One of the forms of the pilot version of the IGMASS project “Design and certification of an integrated predictive aerospace monitoring system (IPMASS)”, the creation on its basis of complex and situational early warning services for natural / man-made disasters, together with semantic and geospatial data as an element of the “Interstate target program of innovation cooperation of the CIS member-states until 2020” (the program operator – the SKOLKOVO Foundation, the client – Federal agency Rossotr Specialized organizations of Belarus, Kazakhstan and Ukraine have officially confirmed their readiness to participate in this project, which has been subjected to an independent scientific and technical expertise by the Interstate program operator, as well as experts from Belarus, Ukraine and other countries that have signed the relevant agreements.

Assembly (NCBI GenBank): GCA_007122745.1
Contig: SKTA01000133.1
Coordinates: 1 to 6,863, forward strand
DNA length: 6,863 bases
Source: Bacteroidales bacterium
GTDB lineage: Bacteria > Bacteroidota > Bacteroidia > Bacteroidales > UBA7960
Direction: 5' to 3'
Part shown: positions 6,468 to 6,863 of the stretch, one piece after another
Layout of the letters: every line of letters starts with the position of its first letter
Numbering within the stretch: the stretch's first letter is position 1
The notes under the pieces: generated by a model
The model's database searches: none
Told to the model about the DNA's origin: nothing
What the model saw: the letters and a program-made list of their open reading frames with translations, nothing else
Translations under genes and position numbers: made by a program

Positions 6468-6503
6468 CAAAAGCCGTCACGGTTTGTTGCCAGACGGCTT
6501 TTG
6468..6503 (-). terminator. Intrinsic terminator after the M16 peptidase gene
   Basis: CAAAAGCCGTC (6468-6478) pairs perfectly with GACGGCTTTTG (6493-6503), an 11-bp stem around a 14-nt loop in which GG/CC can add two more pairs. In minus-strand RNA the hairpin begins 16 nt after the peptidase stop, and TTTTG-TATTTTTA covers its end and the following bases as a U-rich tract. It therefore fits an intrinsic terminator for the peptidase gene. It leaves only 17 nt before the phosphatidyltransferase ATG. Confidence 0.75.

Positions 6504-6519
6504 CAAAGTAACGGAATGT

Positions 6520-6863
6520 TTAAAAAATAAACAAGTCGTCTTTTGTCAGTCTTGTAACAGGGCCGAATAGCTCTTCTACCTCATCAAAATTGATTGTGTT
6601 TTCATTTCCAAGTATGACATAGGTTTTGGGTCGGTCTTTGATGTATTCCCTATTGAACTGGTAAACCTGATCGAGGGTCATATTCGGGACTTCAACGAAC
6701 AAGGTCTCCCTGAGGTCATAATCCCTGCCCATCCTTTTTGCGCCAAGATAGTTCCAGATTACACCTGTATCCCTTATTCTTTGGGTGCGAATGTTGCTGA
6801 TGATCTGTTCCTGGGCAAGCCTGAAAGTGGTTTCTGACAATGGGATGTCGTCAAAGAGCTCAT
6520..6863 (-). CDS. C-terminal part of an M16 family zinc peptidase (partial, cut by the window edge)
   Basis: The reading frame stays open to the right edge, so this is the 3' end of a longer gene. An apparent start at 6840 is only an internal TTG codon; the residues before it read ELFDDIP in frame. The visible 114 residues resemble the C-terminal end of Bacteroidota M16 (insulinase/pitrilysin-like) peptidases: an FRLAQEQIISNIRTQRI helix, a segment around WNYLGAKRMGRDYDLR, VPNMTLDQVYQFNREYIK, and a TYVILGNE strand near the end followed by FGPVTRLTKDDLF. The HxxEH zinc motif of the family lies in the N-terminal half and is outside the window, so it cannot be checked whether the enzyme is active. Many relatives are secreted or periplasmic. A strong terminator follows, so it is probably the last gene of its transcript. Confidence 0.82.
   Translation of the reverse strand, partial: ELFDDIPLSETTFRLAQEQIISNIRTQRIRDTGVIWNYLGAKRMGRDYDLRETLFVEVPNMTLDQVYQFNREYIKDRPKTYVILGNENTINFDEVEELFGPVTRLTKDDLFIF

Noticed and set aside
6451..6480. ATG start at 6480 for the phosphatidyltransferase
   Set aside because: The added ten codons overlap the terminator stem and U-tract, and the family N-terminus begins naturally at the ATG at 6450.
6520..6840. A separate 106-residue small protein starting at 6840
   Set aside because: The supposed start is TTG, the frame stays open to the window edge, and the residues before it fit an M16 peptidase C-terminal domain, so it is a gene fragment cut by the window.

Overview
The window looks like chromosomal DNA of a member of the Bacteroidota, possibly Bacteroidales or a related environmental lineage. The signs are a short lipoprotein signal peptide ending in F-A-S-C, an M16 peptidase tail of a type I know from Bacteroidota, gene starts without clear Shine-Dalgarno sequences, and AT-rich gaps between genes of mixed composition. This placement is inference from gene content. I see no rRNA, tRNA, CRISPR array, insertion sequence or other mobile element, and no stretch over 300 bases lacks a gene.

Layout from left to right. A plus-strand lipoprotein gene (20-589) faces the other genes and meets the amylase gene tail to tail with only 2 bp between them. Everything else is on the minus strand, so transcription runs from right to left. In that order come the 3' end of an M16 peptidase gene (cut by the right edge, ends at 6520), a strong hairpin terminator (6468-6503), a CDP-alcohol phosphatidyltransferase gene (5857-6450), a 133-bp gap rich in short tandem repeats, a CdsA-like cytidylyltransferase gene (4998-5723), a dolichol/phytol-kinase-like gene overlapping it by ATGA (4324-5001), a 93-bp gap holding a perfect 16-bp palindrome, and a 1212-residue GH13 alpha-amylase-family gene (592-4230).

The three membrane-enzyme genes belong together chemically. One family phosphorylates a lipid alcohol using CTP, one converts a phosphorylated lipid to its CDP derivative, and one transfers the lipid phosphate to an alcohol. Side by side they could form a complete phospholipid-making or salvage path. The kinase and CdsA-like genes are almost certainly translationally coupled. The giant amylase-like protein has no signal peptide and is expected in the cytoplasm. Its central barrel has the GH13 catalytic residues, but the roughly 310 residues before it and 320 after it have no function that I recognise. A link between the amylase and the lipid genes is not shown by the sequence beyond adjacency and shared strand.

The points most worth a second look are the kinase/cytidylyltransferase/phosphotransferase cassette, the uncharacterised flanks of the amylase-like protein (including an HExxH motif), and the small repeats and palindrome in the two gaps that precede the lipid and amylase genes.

The high-level decision of the CIS Council of Heads of Governments on May 31, 2013 to include the project in the “Interstate program of innovation cooperation of the Commonwealth member states for the period until 2020” and the official confirmation of the readiness of Armenia, Belarus, Kazakhstan and Ukraine to participate in its implementation (including interstate financing), also confirm the viability of the ideas of IGMASS as an important tool for disaster management in the modern stage of the world community development.